Wallace and Gromit rise again as their history is remodelled
Saturday 22 October 2005
When a fire incinerated the entire archive of Aardman Animations 12 days ago, it seemed that three decades of modelling-clay history - from Morph to the terror-inducing Pie Machine in Chicken Run - had gone for ever in the 1,000C blaze.
But just as Wallace and Gromit, the cheese-loving inventor and his loyal hound who have won Aardman two Oscars, always turn adversity into a Plasticine-based triumph, so plans are afoot to restore many of the lost "claymation" legends.
The Independent has learnt that Aardman, which started life 29 years ago in a back room in Bristol and now employs 300 people in a full-scale studio, intends to recreate a "significant number" of the models .
Fire investigators will enter the collapsing ruins of the Victorian warehouse in central Bristol this weekend to establish if the cause of the blaze was arson.
At the same time animators are drawing up a list of lost items, some of which took up to six months of painstaking work to create.
Kieran Argo, Aardman's head of exhibitions and its chief archivist, said: "Everything that was in the warehouse was completely destroyed. We estimate that up to 6,000 items, from early character models to awards, went up in smoke.
"But we didn't quite lose our entire history - we have the moulds for the models from Chicken Run for example. Our hope is to recreate and rebuild a significant number of the models and sets that were lost.
"The fire and the publicity it generated made us realise the affection with which many people regard the characters."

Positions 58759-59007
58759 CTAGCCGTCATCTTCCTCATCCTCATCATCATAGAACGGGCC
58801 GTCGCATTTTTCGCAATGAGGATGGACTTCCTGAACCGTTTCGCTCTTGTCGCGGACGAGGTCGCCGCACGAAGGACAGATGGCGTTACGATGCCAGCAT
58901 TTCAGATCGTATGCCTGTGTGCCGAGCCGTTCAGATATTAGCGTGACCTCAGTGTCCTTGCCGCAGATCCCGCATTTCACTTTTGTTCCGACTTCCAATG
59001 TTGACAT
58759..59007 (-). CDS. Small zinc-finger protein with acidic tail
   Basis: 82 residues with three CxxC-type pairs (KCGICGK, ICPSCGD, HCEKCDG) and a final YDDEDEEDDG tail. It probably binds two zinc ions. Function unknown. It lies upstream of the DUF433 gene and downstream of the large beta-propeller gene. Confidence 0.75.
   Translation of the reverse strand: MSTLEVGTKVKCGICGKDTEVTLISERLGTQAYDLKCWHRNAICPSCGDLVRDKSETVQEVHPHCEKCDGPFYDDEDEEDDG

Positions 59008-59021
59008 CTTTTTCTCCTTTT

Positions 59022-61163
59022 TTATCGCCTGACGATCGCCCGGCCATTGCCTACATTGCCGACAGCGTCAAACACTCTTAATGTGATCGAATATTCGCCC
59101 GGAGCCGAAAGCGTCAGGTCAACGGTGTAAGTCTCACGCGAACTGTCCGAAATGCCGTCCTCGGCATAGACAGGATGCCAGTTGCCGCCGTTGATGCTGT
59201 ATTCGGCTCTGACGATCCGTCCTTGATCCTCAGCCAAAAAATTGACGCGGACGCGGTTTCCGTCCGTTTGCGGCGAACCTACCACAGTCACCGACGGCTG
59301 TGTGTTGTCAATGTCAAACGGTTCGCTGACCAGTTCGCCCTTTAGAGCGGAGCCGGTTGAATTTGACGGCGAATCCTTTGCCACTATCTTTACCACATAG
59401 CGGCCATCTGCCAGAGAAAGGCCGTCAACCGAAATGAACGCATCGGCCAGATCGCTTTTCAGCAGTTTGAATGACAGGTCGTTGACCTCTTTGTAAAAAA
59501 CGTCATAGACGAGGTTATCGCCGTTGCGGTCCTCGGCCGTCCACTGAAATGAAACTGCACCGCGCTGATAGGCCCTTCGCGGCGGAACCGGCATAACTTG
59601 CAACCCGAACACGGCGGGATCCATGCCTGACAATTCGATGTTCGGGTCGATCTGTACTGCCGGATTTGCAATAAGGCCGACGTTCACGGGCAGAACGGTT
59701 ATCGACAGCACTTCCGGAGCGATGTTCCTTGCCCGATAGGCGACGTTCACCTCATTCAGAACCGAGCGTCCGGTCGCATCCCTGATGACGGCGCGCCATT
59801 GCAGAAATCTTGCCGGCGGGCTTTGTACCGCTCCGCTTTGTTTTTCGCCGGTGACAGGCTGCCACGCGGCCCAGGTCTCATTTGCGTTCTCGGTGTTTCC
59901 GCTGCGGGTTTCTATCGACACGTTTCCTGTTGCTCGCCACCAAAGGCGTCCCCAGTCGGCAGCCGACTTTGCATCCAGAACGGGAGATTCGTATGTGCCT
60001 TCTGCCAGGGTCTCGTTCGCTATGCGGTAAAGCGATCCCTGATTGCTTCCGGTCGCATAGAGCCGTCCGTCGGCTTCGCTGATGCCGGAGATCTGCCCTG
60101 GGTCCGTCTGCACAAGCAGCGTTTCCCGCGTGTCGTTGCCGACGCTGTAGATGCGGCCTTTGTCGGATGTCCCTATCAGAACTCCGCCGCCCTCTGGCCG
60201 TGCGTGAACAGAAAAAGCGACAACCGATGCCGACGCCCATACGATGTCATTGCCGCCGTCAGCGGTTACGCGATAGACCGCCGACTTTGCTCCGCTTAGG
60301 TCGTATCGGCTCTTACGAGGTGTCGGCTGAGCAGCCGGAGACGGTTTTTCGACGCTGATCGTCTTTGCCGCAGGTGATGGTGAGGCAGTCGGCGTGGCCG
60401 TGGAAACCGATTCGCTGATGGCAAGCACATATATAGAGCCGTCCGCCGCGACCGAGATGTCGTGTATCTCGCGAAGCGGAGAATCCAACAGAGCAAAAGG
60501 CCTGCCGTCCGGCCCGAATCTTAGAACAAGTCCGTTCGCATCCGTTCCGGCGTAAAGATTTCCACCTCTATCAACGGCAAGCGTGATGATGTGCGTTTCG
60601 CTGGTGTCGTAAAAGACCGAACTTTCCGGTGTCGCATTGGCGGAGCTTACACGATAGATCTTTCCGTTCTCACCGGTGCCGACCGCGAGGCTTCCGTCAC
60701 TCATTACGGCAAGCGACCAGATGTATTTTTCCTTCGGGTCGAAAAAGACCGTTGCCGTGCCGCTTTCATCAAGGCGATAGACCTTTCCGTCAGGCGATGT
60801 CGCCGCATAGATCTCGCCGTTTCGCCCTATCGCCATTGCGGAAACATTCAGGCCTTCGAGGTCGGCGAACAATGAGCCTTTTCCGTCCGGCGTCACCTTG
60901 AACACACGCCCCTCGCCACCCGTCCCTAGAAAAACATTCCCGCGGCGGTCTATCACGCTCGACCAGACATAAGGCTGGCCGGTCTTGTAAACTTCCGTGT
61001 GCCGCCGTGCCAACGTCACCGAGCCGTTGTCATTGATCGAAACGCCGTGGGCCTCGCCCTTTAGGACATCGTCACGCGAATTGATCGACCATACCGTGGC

The company was supposed to be celebrating the US box-office triumph of its latest Wallace and Gromit film, Curse of the Were-Rabbit, on the day the fire broke out. The film made £9.4m on its opening weekend in Britain last week - 13 times that of its nearest rival.
All sets and characters from Were-Rabbit, including 30-odd Wallace figures and around 40 Gromits, had not yet been stored in the warehouse but Aardman's senior executives described the loss of the other materials as "a bit of a tragedy".
The studio had been running exhibitions of its best-known characters and sets around the world since the early 1990s. To continue the exhibitions, there are plans to rebuild sets from Chicken Run, the studio's first feature-length film based on a spoof prisoner-of-war drama, and previous Wallace and Gromit films - A Grand Day Out, A Close Shave, and The Wrong Trousers. Each set is likely to cost £6,000.
Among the models to be resurrected will be the Pie Machine, the infernal contraption designed to transform Chicken Run's latex stars into pastry-based snacks. Moulds that survived the fire will be used to recast characters from Chicken Run, which cost £50,000 each to develop. The stars of Creature Comforts, the tale of talking polar bears, terrapins and a jaguar that won Aardman's animation genius, Nick Park, the first of his three Oscars, will also be recreated.
But Aardman said a number of items were irreplaceable. Spokesman Arthur Sheriff said: "About a tenth of what went up was genuinely historic. If Nick does go on to be what many people think he will be - one of the world's greatest animators - then we have lost things like the original script for A Grand Day Out or original sketches. They are part of film history."
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